Sunday, September 18, 2011

Ever wonder what happens to those art show vinyl street banners?





I assumed they were just given away, but no, art museums from the big cities sell their vinyl street banners at BetterWall. Shockingly expensive.

2 comments:

  1. From a few years working behind the scenes at museums, I can add that it depends on the museum and whether it's a curated group show (and essentially a museum production) or a solo show (and essentially a single-artist production). The solo show banners typically all go to the artist (unless the museum wants one for its archives and/or the artist isn't interested). The museum-curated group show banners all stay with the museums and they do what they want with them. Given the limited storage at most facilities paired with the lack of funding for the arts in this country, I'm all for them selling those banners for as much as they can get. Though, agreed, that's high.

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  2. Thanks for the post, John.

    I thought I would give you some insight into our business and how it affects our pricing. As a companion to BetterWall, we administer a program with 32 art museum around the country called the Recycle & Reuse Program. This innovative program sells banners that are excellent condition on behalf of our art museum partners. Banners that are ripped, in poor condition or cannot be sold because they are not desirable are recycled, keeping tons of vinyl out of landfills each year. In fact, we just reached the milestone of recycling 100 tons of banner material.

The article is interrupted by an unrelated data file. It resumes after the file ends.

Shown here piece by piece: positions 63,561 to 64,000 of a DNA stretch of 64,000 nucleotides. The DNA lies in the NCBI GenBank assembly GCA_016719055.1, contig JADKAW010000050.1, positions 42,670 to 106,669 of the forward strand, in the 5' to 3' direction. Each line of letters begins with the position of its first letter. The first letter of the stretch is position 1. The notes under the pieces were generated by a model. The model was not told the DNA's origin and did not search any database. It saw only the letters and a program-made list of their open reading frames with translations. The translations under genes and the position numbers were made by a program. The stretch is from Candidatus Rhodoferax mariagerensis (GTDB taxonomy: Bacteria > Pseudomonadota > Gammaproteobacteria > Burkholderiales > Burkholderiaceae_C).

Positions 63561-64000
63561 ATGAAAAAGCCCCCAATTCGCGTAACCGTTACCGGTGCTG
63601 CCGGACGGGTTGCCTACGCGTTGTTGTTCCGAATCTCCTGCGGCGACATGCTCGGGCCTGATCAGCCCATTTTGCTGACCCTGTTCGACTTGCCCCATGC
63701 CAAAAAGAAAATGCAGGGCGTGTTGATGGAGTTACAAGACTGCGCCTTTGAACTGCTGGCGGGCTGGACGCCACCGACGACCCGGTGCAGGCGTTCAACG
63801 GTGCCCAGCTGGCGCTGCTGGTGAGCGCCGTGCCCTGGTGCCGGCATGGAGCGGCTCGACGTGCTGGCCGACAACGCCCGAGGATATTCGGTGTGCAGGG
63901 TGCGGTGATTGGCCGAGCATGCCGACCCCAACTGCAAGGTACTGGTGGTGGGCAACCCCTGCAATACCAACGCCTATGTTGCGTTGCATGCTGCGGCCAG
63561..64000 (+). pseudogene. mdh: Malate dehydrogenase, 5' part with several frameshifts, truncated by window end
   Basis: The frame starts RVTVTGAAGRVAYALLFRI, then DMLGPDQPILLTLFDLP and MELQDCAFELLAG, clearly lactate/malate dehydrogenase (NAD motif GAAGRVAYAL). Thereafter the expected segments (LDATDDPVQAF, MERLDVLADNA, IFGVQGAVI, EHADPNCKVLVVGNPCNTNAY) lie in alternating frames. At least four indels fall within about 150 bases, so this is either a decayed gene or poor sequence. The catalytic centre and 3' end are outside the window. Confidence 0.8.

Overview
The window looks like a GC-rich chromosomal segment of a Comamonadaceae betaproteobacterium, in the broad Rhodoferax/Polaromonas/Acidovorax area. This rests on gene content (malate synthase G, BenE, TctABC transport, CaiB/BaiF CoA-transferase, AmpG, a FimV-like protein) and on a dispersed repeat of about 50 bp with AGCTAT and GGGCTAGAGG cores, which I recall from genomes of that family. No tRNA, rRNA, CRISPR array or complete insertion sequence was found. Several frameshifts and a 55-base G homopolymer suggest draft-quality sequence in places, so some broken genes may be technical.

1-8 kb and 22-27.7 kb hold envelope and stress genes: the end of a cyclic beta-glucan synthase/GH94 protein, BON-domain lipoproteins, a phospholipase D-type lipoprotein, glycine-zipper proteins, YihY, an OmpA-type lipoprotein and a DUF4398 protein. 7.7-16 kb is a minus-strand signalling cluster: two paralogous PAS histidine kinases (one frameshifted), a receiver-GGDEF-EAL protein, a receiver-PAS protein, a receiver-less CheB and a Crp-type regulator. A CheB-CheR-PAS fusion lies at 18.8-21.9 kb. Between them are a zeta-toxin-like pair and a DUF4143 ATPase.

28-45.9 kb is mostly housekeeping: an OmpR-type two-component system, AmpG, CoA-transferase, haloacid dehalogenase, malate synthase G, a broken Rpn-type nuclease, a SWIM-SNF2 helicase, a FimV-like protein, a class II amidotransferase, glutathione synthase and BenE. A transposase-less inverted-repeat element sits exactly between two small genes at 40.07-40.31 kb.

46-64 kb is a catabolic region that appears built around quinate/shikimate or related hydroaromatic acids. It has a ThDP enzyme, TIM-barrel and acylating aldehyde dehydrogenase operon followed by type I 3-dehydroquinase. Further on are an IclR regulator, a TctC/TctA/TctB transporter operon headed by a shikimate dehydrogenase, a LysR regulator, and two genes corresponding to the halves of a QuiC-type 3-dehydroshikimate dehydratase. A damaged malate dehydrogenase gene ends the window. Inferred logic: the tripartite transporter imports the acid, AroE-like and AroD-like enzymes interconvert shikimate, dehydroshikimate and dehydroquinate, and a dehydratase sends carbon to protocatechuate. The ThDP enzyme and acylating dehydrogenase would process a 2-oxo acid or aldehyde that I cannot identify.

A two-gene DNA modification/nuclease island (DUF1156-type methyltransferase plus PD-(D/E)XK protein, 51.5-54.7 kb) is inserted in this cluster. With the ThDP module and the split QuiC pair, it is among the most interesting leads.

By selling some of the banners, we are able to offset the expense of recycling the banner material, a costly process since the durable, fiber-reinforced vinyl which is used for banners is not a standard material for recycling. Our program is also self-suporting - that is, the museums incur no cost to participate. We take on all of the expense of providing museums with our service including shipping, warehousing and restoring the banners.

    As you can imagine, this makes us a very untraditional retail business as we do not control our inventory. Everything we have is based on what the museums produce. And because we take all their banners, good and bad, we end up having to incur a fair amount of cost to house, go through and recycle the material. With some museums, about 75% of their banners can be sold and in other cases, only about 10% can be sold. And in many cases, we gets lots of damaged banners in large quantities, tons that is. This factors greatly into our cost.

    Another factor that affects cost is additional licenses that we must secure to sell the banners to the public. When we get the banners, the images reproduced have been only cleared for promotional purposes (for use as banners). Copyright law stipulates that additional licenses must be obtained for each use and retail is an additional use. This are not negligible costs, so this tags on more cost, sometimes up to 50% more.

    And finally, we share our profits with each museum. So with a purchase, not only do our customers a get piece for their homes, they are also supporting the museums and helping the environment.

    That's probably more detail than anyone wants, but it's the whole story.

    Best,
    Nicolas Weiser
    Co-Founder, BetterWall

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